May 23, 2015 at 9:30 pm #605
When I turned on my amp for the first time to check everything with the multimeter, there was a sharp crack and a flash of blue light. I promptly turned everything off, and two of the lines in the PCB, right by the power switch, are all blacked out, along with the right side of the switch, on the inside of the casing, on the component side of the board. This appears to be the origin of the crackle and bang. There is not an actual component or solder connection there, just the two with lines which are part of the PCB. I’m imaging I messed something up somewhere, but I’m at a bit of a loss as to what went wrong, (I thought) I followed everything to the tee. Please let me know if you guys have any advice and/or input and if I should include pictures.
Thank you!May 23, 2015 at 9:54 pm #606
Glen v AModerator
Sorry to hear this, Simon. A photo could be helpful. Hold the camera/phone reeeeeel steady. The designer of the Percolator is, even as we write, at his brother’s wedding reception, out-of-state. It will be tomorrow night at the earliest that I can put him in front of a PCB and, hopefully, your photo, and we’ll trouble shoot with you. In the meantime, LEAVING THE AMP SAFELY UNPLUGGED, you could carefully check continuity from each of the switch contacts to ground (the chassis). Note which ones appear to be continuous to ground, with the switch both on and off. This will help us get started.May 23, 2015 at 10:17 pm #607
Thanks so much for the speedy reply, to be honest I did not expect to hear anything until Tuesday! I have attached some pictures to this post. And for what its worth, I am immensely pleased with my experience so far, I think this problem is really just the fact that I have not worked with complex (for me at least) electronics before, and likely made a mistake. Let me know if you need better pictures or different angles.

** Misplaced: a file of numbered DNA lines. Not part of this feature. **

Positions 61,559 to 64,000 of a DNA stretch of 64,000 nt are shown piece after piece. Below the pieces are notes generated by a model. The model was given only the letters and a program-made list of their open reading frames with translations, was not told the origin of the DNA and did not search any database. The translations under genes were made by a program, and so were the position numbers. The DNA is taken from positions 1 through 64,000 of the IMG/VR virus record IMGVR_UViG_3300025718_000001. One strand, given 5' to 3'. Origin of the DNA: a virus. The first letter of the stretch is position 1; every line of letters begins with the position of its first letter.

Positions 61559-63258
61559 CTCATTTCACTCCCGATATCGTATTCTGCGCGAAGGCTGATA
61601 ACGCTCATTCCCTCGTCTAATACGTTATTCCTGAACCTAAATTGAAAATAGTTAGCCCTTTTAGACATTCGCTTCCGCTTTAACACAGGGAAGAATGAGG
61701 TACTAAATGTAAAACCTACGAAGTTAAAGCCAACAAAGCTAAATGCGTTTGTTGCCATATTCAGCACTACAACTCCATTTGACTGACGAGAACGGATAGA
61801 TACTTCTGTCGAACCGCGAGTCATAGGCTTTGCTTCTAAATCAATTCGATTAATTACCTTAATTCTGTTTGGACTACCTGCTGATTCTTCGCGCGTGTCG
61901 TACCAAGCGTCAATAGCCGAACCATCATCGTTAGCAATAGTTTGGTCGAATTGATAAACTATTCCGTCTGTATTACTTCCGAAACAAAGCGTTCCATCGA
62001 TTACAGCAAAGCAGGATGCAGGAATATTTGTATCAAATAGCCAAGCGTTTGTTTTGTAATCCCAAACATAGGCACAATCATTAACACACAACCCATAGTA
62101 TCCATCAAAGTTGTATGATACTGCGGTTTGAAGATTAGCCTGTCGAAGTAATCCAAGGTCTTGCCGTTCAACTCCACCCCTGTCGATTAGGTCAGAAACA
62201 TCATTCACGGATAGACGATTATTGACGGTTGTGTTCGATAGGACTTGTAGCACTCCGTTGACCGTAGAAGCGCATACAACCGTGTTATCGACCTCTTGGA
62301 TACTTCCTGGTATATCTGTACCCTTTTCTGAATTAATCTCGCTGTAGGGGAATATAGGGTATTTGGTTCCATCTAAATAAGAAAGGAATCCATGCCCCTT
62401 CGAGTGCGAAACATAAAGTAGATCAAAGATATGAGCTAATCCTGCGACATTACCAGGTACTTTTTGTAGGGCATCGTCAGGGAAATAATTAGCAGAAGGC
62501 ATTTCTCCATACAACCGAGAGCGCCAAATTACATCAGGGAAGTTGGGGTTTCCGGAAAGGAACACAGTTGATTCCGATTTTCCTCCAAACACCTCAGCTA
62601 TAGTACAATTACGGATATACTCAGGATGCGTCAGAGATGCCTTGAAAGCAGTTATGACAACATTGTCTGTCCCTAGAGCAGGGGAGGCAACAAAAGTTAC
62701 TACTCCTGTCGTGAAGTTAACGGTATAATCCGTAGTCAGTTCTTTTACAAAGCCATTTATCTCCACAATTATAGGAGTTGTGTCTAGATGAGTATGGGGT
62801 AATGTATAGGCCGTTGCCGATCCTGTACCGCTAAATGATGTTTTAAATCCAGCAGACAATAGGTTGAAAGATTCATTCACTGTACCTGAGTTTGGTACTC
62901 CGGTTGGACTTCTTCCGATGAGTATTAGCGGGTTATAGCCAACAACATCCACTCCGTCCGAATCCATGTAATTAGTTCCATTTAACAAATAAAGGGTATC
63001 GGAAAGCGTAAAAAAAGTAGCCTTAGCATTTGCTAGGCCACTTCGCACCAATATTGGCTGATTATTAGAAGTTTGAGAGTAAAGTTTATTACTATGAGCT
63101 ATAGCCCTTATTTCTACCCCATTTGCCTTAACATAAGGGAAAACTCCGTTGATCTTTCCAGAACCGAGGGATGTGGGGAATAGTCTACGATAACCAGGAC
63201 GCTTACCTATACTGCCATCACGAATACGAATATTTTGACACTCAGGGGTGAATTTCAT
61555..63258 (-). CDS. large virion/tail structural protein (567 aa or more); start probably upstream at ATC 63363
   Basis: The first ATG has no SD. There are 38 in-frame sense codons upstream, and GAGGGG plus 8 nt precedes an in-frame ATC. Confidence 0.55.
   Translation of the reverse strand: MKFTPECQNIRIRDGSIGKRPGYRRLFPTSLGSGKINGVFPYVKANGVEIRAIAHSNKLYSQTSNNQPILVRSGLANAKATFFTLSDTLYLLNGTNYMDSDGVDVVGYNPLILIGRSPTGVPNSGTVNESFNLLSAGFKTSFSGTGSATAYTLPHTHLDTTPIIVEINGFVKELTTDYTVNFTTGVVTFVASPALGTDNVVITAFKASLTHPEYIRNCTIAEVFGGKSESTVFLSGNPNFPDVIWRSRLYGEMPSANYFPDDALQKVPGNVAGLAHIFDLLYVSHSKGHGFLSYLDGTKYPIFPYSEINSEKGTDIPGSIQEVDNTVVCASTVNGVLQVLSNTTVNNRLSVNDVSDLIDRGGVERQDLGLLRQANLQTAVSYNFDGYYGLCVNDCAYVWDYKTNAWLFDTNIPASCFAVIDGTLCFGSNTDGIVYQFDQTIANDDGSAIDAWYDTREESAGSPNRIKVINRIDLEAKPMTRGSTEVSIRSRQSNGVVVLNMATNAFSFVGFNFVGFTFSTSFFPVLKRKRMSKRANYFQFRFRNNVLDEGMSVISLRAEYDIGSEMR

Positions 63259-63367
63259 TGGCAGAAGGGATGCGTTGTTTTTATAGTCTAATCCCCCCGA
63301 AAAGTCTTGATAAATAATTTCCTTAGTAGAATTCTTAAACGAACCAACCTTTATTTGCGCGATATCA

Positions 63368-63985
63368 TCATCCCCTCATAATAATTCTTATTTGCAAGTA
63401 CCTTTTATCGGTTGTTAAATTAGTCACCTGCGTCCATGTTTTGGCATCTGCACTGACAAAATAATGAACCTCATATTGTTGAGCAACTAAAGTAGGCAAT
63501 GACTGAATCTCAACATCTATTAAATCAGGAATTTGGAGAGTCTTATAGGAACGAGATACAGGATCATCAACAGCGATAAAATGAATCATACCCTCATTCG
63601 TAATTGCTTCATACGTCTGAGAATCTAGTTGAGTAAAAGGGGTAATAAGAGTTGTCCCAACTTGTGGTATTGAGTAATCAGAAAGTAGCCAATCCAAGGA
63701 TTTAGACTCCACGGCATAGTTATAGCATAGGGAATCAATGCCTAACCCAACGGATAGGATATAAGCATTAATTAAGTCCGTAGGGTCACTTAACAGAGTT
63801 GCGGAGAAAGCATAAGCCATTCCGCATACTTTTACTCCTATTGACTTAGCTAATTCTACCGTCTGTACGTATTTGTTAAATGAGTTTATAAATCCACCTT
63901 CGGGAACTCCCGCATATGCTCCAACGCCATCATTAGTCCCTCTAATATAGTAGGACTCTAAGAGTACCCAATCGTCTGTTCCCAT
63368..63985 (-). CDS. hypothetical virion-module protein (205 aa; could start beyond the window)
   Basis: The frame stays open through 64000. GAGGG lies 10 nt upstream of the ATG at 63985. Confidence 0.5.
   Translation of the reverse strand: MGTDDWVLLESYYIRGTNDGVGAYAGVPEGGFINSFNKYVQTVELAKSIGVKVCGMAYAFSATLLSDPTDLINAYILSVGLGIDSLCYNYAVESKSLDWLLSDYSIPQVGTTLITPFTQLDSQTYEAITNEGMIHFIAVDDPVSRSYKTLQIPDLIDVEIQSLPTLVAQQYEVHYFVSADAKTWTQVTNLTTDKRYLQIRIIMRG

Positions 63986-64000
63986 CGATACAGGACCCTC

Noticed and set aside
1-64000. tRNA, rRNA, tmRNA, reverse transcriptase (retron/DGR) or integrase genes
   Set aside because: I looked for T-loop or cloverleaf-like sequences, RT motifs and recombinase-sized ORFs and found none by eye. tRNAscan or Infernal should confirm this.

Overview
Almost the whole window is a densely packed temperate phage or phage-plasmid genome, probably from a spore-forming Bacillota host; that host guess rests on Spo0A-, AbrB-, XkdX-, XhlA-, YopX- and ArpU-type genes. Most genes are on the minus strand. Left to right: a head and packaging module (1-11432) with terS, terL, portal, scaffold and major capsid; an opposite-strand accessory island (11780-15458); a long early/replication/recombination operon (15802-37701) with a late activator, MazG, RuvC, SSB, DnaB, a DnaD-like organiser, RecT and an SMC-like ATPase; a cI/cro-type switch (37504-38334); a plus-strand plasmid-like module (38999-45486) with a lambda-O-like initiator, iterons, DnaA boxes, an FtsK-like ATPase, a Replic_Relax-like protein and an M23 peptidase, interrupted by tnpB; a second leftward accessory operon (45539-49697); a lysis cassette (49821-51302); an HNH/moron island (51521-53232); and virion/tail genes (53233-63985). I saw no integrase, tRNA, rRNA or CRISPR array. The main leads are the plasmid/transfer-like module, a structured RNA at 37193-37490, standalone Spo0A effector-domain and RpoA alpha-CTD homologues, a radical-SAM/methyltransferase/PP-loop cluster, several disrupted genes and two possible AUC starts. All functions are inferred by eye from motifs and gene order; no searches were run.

Also, what I have seen from the multimeter so far, after this event, is that touching the red lead on the multimeter (with the black lead is grounded) to each of the 3 points the switch is soldered on the board I get the following readings:
Point farthest from metal chassis: ~122V
Point in between to others: ~122V
Point closest to chassis: ~.34V (maybe this is the issue? I am out of my depth)
Here is the link to the imgur album of photos: http://imgur.com/a/8vg9N
Here is the inline
<script async src=”//s.imgur.com/min/embed.js” charset=”utf-8″></script>May 24, 2015 at 12:30 pm #609
The wedding isn’t happening until later this afternoon so I have a bit of time right now to help figure this out…
First of all, sorry for the trouble. Secondly, don’t worry…we’ll get this fixed real soon and you’ll have a nice amp to play through. I’m out of state right now so i don’t have an amp in front of me, but we can get started with what i remember.
Thanks so much for the photos. That really helps. The voltages you read seem correct when the amp is plugged in to the wall and the switch is on, but from now on keep it unplugged until we get some more measurements done.